5 Steps to Leading Hesitant & Courageous Employees

©2016 Kate Nasser, CAS, Inc. Somerville, NJ. I appreciate your sharing the link to this post on your social streams. However, if you want to re-post or republish the content of this post, please email info@katenasser.com for permission and guidelines. Thank you for respecting intellectual capital.


Kate Nasser, The People Skills Coach™, delivers coaching, consulting, training, and keynotes on leading change, employee engagement, teamwork, and delivering the ultimate customer service. She turns interaction obstacles into interpersonal success. See this site for workshop outlines, keynote footage, and customer results.



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~Kate Nasser, The People Skills Coach™

10 Responses to “Change Resistance: Seek & Replace Crippling Fears | #Leadership”

  1. Excellent post Kate. I totally believe that in order to move forward in life, people must determine what is blocking them. Once they identify it, a plan to break through to their greatest success and happiness can be done. Sharing with my community!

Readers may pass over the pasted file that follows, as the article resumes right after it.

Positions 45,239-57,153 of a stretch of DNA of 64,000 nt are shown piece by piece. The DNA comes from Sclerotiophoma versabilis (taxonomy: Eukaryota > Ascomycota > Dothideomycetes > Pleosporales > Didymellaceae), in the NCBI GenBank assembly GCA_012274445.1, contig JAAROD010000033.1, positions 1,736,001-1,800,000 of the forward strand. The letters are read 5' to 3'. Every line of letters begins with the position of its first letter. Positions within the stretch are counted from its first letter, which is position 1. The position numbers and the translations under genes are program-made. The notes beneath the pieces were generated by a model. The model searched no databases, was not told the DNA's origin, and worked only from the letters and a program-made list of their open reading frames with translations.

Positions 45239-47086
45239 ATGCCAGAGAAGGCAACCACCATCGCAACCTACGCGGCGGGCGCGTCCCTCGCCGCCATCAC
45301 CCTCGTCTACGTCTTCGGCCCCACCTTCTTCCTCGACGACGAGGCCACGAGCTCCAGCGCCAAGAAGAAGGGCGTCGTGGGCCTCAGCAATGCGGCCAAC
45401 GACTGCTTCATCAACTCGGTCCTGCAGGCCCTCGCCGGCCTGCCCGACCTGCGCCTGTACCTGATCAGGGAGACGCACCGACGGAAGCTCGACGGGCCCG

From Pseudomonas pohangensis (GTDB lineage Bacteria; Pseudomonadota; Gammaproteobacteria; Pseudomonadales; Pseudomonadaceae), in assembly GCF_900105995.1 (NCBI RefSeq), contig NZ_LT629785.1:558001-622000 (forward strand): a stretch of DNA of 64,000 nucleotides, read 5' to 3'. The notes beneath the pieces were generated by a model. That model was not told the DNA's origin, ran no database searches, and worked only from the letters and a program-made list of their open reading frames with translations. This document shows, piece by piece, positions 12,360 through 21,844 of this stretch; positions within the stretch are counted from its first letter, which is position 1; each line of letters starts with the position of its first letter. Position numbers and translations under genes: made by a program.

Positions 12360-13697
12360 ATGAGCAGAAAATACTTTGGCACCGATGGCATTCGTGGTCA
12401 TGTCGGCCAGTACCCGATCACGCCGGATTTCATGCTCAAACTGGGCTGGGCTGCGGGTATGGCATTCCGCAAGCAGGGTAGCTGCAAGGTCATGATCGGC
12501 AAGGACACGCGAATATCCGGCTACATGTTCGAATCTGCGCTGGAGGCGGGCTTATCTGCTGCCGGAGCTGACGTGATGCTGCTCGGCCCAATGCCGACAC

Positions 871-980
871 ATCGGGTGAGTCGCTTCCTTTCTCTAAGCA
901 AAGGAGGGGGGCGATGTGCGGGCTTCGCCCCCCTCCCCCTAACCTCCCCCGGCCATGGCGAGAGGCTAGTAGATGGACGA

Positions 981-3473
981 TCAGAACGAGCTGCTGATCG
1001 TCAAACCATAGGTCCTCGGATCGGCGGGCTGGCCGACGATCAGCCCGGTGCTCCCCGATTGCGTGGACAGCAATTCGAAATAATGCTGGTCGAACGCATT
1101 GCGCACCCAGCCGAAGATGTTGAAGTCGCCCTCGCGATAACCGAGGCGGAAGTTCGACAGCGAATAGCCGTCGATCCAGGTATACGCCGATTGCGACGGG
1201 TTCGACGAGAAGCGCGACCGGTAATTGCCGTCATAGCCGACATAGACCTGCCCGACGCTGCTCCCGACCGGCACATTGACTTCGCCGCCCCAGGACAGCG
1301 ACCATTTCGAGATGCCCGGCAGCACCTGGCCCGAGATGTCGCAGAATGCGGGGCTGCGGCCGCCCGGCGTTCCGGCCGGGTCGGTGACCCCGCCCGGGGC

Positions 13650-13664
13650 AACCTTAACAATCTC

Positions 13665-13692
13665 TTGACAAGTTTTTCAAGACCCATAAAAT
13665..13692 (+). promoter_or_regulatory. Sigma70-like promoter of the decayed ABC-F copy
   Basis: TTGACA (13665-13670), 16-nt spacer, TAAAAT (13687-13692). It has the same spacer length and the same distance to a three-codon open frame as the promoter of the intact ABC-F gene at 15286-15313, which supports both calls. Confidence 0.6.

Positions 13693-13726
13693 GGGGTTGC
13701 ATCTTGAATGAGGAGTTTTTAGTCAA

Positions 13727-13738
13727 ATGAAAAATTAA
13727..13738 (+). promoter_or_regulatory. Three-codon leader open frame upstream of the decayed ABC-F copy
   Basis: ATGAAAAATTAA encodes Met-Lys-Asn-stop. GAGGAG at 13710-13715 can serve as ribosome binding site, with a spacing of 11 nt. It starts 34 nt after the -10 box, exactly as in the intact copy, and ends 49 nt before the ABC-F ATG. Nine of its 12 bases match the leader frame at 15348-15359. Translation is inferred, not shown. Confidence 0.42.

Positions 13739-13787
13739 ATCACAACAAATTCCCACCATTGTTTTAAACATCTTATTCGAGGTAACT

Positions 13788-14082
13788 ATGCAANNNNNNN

• Kate Nasser says:

      Thank you so much Cynthia. I know this topic is right in your laser focus of keynotes and workshops. Things that are hidden are far more powerful than what we know we fear. Excavate the fears and embrace success!

      Grateful wishes,
      Kate

  2. Alli Polin says:

    You’re right, Kate. Stories are key. When I worked in organizational change management, I’d often lead focus groups not only communication sessions. Big communication events were to educate, focus groups were to listen and understand. Assuming that you know the heart of the resistance often misses the mark. You can’t know without asking.

    Excellent! Will share!

    ~ Alli

    • Kate Nasser says:

      Hi Alli,
      Very interesting comparison you make between communication events and focus groups — educate vs. listen and understand.

      Many thanks for contributing to this discussion.
      Kate

  3. Terri Klass says:

    Excellent post, Kate!

    Understanding what is contributing to another person’s fears is essential in being able to help that person. I find that many leaders today assume what is causing a team member to be paralyzed and not take action. In a recent workshop one manager kept complaining that one of their team members was fearful of speaking up and they weren’t sure why. When they finally approached the person it was because they didn’t feel their ideas were worthy to the rest of the team.